Powerful volcanoes and the previous day’s sunshine warm the nighttime surface of Jupiter’s moon Io, as seen in this image from NASA’s Galileo spacecraft.

The left-hand frame shows the best view that Galileo has yet provided of Io’s nighttime temperatures. For reference, the right hand frame, based on Galileo camera images, shows the same hemisphere of Io in visible light. The thin bright crescent indicates the only observable portion illuminated by sunlight during the temperature measurements. Several volcanoes are identified on both images: L-K is Lei-Kung Fluctus, L is Loki, Pi is Pillan, M is Marduk, and Pe is Pele.

The temperature map comes from observations by Galileo’s photopolarimeter-radiometer instrument during the spacecraft’s 27th orbit of Jupiter, in February 2000. Blue indicates the coldest temperatures, near 90 degrees Kelvin (minus 297 degrees Fahrenheit), while oranges and yellows indicate the highest temperatures, in excess of 170 K (minus 153 F). Small areas of the volcanoes are far hotter than this, exceeding 1,500 K (2,240 F). However, in this relatively low-resolution view, which shows no features smaller than about 340 kilometers (210 miles) across, radiation from these small, hot regions is mixed with radiation from surrounding colder regions, so the high temperatures are not detected directly. The observation was made without a filter, so it measures the total heat radiation from Io’s night side at all wavelengths.

Much of the heat comes from a few discrete volcanoes. The brightest is Loki, which radiates roughly 15 percent of Io’s total volcanic heat, and would appear much brighter still were it not for severe foreshortening due to its position near the edge of the disk. Second brightest is Pillan, where the heat is radiated by extensive cooling lava flows produced largely by an eruption witnessed by Galileo in June 1997 and later. In contrast, although the volcano Pele spouts Io’s largest plume, which produces the large orange ring seen in the right-hand image, Pele emits very little total heat. This is because Pele’s activity, though vigorous, is confined to a small volcanic crater, where there is no room for large, warm lava flows to radiate heat.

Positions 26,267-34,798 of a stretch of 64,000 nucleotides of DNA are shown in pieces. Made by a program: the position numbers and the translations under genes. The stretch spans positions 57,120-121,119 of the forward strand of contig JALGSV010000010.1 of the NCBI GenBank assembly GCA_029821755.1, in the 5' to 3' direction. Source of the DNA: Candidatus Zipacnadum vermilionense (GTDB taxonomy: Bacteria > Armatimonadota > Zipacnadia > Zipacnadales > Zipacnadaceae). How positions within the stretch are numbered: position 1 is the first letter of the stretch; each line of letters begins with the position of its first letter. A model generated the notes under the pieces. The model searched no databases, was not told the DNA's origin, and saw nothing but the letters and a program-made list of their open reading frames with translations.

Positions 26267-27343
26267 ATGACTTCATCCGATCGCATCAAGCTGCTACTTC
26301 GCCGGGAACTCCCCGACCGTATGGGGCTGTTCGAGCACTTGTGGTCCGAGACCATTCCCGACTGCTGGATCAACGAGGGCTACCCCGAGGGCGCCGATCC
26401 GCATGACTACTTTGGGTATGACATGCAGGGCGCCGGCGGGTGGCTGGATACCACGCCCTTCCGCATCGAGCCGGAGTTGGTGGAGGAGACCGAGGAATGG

The cooler regions, shown in blues and purples, are dominated by radiation from the surface between the volcanoes, which was warmed by sunlight the previous day and retains some of that heat through the night. Because high-latitude regions receive less sunlight during the day, we would expect them to be cooler at night, but the image shows that temperature varies little with latitude, which is puzzling. Perhaps excess volcanic heat is radiated at the poles, or the polar regions are composed of surface materials that cool off less at night than the materials at lower latitudes. Also, viewing the poles from this angle preferentially presents slopes that were tilted towards the Sun during the day, and thus received more sunlight than the average surface, and this effect might also contribute to the apparent warmth near the poles. The photopolarimeter-radiometer observations of the polar regions on subsequent Io flybys may clear up this mystery.

The Jet Propulsion Laboratory, a division of the California Institute of Technology in Pasadena, manages the Galileo mission for NASA’s Office of Space Science, Washington, D.C. Additional information about Galileo and its discoveries is available on the Galileo mission home page at http://galileo.jpl.nasa.gov.

Credit: NASA/JPL/Lowell Observatory